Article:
# Calculate KINETIC ENERGY of proton traveling close to speed of light

LBRRIT2390

## Homework Statement

A proton is traveling with a speed of v = 2.990x108 m/s. Calculate the (relativistically correct) value of the kinetic energy for this proton. Assume that the speed of light is c = 3.000 x 108 m/s and that the mass of the proton is 1.673 x 10-27 kg.

Note: Do your calculations to 4 significant figures. Then round off to give an answer good to 3 significant figures. Be sure to include the correct abbreviation for the SI unit.

## Homework Equations

K = 1/2 mv2

Limit is K = 1/2mC2

## The Attempt at a Solution

K=1/2(1.673x10-27)(2.990x108)
K=2.50x10-19J

Is this correct? I feel like I'm missing something here...

LBRRIT2390
O should I be using the equation:

K =( g - 1 )MC2
or
K= (1/2)gMV2
?

What is the correct formula for calculating kinetic energy when a particle's speed approaches the speed of light??

thebigstar25
you should use the relativistic equations to calculate the kinetic energy .. I suggest you to use :

Ek = gama*m*c^2 - mc^2 , where gama= 1/sqrt(1-(v/c)^2 ) ..

imnitsy
when a particle moves with very high velocity ( close to the speed of light )
then the moving mass of the particle is given as :

M = m/sqrt(1-(v^2/c^2))

here,
m is ths rest mass of the particle = 1.673X10^(-27)kg
v is the velocity of the particle = 2.990X10^(8)m/s
c is the speed of light = 3.00X10^(8)m/s

using above formula the mass of the proton moving with the speed close to that of light can be calculated :

M = 6.480X10^(-26)kg

then we can obtain the kinectic energy of the proton as:

KE = (1/2)M(v^2)

KE = 2.914X10^(-19) joule

Last edited:
thebigstar25
when a particle moves with very high velocity ( close to the speed of light )
then the moving mass of the particle is given as :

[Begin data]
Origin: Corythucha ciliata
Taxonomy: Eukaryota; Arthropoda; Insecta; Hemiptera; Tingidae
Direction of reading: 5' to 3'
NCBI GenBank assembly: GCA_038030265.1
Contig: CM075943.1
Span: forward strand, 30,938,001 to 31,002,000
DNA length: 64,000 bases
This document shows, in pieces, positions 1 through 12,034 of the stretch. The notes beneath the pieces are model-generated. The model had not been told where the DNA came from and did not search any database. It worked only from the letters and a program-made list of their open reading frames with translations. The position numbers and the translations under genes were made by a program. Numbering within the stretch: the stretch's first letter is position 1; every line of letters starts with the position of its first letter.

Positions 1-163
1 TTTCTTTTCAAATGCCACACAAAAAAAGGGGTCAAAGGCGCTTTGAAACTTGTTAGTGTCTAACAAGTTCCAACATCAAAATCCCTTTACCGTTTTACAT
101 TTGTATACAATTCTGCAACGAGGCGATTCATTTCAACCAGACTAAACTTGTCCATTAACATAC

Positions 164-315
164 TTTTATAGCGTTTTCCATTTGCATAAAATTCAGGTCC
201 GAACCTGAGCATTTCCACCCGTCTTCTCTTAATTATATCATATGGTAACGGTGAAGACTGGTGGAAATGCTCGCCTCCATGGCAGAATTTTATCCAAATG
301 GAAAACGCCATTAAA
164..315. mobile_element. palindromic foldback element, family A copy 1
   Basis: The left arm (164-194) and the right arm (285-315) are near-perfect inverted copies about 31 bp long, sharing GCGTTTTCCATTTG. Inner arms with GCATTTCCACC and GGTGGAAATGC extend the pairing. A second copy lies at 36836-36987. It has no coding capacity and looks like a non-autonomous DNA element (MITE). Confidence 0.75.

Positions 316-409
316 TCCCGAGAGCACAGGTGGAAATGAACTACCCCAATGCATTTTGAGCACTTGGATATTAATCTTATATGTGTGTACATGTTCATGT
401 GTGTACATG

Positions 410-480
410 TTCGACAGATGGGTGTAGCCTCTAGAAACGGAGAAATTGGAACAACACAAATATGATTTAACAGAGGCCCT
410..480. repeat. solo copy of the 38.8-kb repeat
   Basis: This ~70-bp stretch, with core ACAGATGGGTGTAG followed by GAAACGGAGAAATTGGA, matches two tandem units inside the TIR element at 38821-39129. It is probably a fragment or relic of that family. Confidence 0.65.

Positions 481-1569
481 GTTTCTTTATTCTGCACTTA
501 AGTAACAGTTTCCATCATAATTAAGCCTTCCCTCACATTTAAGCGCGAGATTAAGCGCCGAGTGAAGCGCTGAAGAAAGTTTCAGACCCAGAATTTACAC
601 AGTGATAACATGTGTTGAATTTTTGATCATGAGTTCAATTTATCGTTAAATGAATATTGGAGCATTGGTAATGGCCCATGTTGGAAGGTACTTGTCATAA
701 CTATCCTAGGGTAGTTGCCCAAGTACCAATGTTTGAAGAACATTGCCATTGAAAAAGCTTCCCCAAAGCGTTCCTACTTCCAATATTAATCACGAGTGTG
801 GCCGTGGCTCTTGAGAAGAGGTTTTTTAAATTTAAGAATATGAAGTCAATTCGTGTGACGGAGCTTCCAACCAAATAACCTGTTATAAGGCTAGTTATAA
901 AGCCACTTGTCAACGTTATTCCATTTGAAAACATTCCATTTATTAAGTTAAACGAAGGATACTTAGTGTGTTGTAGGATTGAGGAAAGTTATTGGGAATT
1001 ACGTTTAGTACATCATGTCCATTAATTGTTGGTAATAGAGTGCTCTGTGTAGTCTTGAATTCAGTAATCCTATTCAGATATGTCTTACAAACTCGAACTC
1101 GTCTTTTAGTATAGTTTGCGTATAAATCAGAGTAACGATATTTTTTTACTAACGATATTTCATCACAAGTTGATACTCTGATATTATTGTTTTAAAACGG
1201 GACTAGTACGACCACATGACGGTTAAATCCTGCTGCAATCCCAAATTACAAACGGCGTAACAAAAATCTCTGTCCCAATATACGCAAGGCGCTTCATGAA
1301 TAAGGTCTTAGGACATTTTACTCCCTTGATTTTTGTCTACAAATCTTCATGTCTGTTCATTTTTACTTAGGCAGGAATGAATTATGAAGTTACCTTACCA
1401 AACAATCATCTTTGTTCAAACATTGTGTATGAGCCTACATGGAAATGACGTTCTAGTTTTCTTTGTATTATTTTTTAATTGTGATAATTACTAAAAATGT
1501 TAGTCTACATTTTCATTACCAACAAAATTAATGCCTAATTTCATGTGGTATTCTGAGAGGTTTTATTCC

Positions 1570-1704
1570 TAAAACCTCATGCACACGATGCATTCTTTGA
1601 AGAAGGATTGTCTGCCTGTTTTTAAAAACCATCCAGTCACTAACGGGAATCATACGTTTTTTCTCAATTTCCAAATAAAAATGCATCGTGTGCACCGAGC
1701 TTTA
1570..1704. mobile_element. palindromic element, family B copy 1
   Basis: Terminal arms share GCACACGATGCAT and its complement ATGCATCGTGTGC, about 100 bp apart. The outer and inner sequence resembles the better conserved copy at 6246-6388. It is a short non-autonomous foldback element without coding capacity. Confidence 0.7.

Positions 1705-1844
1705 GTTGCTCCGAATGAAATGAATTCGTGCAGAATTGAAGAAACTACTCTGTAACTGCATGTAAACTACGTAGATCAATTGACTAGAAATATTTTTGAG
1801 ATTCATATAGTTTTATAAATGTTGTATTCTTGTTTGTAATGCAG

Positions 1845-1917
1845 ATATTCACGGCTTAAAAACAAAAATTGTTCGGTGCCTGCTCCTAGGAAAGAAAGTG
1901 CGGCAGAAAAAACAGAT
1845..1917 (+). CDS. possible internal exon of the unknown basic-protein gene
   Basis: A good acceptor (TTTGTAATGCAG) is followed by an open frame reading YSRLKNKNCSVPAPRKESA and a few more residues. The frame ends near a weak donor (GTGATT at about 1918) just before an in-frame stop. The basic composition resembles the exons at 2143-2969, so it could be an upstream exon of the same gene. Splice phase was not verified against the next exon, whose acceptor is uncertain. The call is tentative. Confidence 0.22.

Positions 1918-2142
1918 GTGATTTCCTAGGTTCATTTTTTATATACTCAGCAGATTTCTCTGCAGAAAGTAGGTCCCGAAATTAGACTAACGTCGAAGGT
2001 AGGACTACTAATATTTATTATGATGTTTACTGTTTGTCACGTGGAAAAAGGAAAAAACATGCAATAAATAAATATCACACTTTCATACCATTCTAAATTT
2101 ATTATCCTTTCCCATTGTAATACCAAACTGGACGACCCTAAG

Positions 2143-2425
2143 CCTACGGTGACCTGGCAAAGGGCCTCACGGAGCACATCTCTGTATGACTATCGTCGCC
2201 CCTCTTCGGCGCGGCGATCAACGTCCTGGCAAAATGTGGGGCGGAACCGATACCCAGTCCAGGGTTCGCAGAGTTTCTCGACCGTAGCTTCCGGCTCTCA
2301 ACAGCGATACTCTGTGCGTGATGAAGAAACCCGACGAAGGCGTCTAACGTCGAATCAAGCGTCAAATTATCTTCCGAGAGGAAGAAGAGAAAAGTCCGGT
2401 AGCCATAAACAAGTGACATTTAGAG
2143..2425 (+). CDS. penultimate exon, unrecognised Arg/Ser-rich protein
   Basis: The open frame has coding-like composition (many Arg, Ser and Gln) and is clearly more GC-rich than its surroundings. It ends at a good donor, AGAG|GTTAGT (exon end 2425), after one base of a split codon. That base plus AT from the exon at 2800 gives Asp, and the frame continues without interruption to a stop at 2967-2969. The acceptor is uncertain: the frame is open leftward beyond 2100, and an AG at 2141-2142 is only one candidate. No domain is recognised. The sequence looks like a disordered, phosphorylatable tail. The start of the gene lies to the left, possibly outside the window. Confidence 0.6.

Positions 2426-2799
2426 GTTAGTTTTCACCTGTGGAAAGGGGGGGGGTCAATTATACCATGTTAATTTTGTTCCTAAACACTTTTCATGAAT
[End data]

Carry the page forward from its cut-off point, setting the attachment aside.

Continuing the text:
M = m/sqrt(1-(v^2/c^2))

here,
m is ths rest mass of the particle = 1.673X10^(-27)kg
v is the velocity of the particle = 2.990X10^(8)m/s
c is the speed of light = 3.00X10^(8)m/s

using above formula the mass of the proton moving with the speed close to that of light can be calculated :

M = 6.480X10^(-26)kg

then we can obtain the kinectic energy of the proton as:

KE = (1/2)M(v^2)

KE = 2.914X10^(-9) joule

I don't recall doing this when I used to take that course .. I just substitute in the formula I wrote

Last edited:
Staff Emeritus
Homework Helper
when a particle moves with very high velocity ( close to the speed of light )
then the moving mass of the particle is given as :

M = m/sqrt(1-(v^2/c^2))

here,
m is ths rest mass of the particle = 1.673X10^(-27)kg
v is the velocity of the particle = 2.990X10^(8)m/s
c is the speed of light = 3.00X10^(8)m/s

using above formula the mass of the proton moving with the speed close to that of light can be calculated :

M = 6.480X10^(-26)kg

then we can obtain the kinectic energy of the proton as:

KE = (1/2)M(v^2)

KE = 2.914X10^(-19) joule

That's wrong. You should abandon the notion of relativistic mass because it leads to errors like this.

In special relativity, the energy of an object of rest mass m is given by

$$E=\frac{mc^2}{\sqrt{1-(v/c)^2}}$$

When v=0, you get E=mc2. This is the rest energy of the object. The object's kinetic energy is the energy in excess of the rest energy, so it's given by

$$K=E-mc^2$$

If you express the total energy E as a series in (v/c)2, you get

$$E=mc^2\left[1+\frac{1}{2}\left(\frac{v}{c}\right)^2+...\right]\cong mc^2+\frac{1}{2}mv^2+...$$

When the speed of the object is much smaller than the speed of light, you can neglect the higher-order terms and recover the Newtonian expression for kinetic energy

$$K=\frac{1}{2}mv^2$$

To get this result, we assumed v<<c, so this formula is only good when the speeds are not a significant fraction of the speed of light. In particular, you can not use it in this problem.

imnitsy
That's wrong. You should abandon the notion of relativistic mass because it leads to errors like this.

In special relativity, the energy of an object of rest mass m is given by

$$E=\frac{mc^2}{\sqrt{1-(v/c)^2}}$$

When v=0, you get E=mc2. This is the rest energy of the object. The object's kinetic energy is the energy in excess of the rest energy, so it's given by

$$K=E-mc^2$$

If you express the total energy E as a series in (v/c)2, you get

$$E=mc^2\left[1+\frac{1}{2}\left(\frac{v}{c}\right)^2+...\right]\cong mc^2+\frac{1}{2}mv^2+...$$

When the speed of the object is much smaller than the speed of light, you can neglect the higher-order terms and recover the Newtonian expression for kinetic energy

$$K=\frac{1}{2}mv^2$$

To get this result, we assumed v<<c, so this formula is only good when the speeds are not a significant fraction of the speed of light. In particular, you can not use it in this problem.

then what should be the kinetic energy for such problem!

Staff Emeritus